On the morning of September 4, 1813, the Benton brothers arrived in Nashville and took their saddle-bags to the City Hotel, to avoid, Colonel Benton said, a possibility of unpleasantness, as Jackson and his friends were accustomed to make their headquarters at the Nashville Inn, diagonally across the Court-House Square. Each of the Bentons wore two pistols. At about the same time Jackson, Coffee, and Stockley Hays arrived at the Inn, all armed and Jackson carrying a riding whip. The news was over town in a moment. Jackson and Coffee went to the post-office, a few doors beyond the City Hotel. They went the short way, crossing the Square and passing some distance in front of the other tavern where the Bentons were standing on the walk.
Returning, Jackson and Coffee followed the walk. As they reached the hotel Jesse Benton stepped into the barroom. Thomas Benton was standing in the doorway of the hall that led to the rear porch overlooking the river. Jackson started toward him brandishing his whip. "Now, defend yourself you damned rascal!" Benton reached for a pistol but before he could draw Jackson's gun was at his breast. He backed slowly through the corridor, Jackson following, step for step. They had reached the porch, when, glancing beyond the muzzle of Jackson's pistol, Benton saw his brother slip through a doorway behind Jackson, raise his pistol and shoot. Jackson pitched forward, firing. His powder burned a sleeve of Tom Benton's coat. Thomas Benton fired twice at the falling form of Jackson and Jesse lunged forward to shoot again, but James Sitler, a bystander, shielded the prostrate man whose left side was gushing blood.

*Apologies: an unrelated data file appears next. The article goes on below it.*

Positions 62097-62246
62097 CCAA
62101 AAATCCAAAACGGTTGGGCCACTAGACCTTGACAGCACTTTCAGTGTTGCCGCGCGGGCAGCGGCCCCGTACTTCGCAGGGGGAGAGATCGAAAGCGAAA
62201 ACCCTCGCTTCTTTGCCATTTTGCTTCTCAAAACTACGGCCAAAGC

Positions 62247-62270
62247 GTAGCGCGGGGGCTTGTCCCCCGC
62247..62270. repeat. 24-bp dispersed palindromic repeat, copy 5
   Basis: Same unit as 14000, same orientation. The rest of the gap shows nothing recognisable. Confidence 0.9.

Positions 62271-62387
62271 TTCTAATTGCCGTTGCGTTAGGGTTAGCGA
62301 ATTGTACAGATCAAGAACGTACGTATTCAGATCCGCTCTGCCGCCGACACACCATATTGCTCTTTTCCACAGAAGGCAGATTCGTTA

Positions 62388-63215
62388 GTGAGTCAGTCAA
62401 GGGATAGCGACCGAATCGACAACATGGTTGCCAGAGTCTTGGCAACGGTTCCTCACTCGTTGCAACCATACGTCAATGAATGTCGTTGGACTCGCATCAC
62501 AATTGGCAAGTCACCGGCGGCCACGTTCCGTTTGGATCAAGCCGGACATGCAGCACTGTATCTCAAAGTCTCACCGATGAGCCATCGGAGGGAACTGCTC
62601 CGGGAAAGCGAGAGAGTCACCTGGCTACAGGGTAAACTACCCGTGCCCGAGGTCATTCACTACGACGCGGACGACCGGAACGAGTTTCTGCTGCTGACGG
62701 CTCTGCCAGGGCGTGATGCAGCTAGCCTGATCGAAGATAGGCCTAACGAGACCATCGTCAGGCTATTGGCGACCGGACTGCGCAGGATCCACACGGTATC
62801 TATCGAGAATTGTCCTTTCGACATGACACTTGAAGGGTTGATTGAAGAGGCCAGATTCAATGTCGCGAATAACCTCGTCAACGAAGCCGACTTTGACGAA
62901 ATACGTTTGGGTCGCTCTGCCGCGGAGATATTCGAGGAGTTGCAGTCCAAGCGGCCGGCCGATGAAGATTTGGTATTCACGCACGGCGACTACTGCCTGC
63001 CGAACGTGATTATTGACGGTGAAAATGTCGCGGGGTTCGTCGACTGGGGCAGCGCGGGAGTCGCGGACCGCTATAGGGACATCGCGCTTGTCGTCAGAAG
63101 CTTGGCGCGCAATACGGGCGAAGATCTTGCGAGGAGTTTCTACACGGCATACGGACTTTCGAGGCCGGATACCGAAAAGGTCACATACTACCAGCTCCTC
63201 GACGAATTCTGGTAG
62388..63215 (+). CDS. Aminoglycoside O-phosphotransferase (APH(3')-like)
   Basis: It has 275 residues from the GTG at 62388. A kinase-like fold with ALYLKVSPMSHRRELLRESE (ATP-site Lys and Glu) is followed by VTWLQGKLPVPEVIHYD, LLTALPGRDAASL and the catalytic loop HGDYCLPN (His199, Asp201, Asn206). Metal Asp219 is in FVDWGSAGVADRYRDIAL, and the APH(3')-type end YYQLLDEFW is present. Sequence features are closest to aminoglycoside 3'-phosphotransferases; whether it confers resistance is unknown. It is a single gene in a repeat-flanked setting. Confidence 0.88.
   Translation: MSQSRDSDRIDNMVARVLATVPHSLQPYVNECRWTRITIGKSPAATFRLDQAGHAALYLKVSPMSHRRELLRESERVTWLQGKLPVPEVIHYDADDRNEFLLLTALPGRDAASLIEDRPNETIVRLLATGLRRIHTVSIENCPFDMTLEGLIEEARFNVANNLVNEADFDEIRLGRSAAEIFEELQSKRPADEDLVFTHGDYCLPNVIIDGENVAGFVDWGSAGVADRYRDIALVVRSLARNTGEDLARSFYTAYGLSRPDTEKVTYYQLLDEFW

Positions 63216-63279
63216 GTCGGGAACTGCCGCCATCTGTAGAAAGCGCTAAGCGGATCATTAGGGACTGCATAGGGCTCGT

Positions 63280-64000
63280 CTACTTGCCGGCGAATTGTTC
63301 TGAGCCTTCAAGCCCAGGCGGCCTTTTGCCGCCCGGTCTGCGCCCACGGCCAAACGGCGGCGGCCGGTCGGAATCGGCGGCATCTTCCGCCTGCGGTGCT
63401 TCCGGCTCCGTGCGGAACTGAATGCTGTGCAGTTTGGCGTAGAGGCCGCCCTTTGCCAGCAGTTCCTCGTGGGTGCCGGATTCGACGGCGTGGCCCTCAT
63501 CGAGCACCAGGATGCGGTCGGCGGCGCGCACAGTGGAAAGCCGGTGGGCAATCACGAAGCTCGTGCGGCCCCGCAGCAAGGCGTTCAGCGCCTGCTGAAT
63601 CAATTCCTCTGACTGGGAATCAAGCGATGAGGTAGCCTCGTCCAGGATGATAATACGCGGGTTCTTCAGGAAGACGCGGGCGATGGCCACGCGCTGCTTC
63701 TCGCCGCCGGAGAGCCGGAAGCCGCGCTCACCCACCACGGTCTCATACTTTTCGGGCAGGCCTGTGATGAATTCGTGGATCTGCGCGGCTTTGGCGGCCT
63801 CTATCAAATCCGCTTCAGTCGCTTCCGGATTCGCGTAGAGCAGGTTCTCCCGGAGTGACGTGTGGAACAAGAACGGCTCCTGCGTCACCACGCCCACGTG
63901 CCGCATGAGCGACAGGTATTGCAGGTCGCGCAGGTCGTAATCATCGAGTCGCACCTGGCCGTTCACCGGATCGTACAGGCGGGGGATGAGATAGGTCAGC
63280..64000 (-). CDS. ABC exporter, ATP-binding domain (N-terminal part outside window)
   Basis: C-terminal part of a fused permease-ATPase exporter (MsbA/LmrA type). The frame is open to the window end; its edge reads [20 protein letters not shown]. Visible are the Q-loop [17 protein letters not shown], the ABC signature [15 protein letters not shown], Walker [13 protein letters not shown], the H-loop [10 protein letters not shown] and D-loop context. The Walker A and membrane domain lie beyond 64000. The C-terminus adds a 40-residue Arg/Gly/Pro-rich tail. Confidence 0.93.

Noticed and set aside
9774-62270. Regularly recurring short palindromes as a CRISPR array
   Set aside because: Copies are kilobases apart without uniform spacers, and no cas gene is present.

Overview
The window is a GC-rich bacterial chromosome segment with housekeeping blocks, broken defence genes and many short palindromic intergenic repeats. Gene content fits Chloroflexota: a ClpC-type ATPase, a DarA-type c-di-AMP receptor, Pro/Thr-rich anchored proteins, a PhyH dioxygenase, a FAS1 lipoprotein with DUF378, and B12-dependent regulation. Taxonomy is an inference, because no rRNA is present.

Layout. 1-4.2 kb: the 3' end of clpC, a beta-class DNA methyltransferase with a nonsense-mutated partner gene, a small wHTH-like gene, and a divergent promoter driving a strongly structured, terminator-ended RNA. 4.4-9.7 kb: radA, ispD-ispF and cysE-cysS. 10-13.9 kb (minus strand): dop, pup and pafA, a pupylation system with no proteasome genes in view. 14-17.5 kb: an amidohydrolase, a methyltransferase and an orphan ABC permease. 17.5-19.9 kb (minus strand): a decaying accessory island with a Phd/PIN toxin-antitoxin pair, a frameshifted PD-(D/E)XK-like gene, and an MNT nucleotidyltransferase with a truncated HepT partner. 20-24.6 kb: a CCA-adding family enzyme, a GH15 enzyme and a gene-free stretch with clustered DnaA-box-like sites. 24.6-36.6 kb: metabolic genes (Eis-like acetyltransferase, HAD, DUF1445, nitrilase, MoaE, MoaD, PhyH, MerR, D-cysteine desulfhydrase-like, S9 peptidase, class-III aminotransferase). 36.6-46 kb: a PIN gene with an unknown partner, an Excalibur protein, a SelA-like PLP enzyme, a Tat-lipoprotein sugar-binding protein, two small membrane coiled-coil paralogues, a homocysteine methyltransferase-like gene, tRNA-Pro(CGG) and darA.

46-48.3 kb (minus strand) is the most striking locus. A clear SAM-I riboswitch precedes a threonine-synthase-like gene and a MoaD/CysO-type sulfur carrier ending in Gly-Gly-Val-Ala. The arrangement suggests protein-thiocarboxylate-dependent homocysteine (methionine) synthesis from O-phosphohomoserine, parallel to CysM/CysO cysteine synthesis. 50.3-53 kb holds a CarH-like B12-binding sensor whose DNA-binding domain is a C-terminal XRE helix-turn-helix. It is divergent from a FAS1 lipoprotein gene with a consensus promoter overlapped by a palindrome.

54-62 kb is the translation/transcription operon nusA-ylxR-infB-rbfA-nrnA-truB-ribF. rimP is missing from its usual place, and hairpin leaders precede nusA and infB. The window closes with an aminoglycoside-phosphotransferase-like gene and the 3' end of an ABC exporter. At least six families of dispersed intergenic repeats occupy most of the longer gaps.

The gigantic form of John Coffee strode through the smoke, firing over the heads of Sitler and Jackson at Thomas Benton. He missed but came on with clubbed pistol. Benton's guns were empty. He fell backward down a flight of stairs. Young Stockley Hays, of Burr expedition memory, sprang at Jesse Benton with a sword cane and would have run him through had the blade not broken on a button. Jesse had a loaded pistol left. As Hays closed in with a dirk knife, Benton thrust the muzzle against his body, but the charge failed to explode.
General Jackson's wounds soaked two mattresses with blood at the Nashville Inn. He was nearly dead - his left shoulder shattered by a slug, and a ball embedded against the upper bone of that arm, both from Jesse Benton's pistol. While every physician in Nashville tried to stanch the flow of blood, Colonel Benton and his partizans gathered before the Inn shouting defiance. Benton broke a small-sword of Jackson's that he had found at the scene of conflict. All the doctors save one declared for the amputation of the arm. Jackson barely understood. "I'll keep my arm," he said.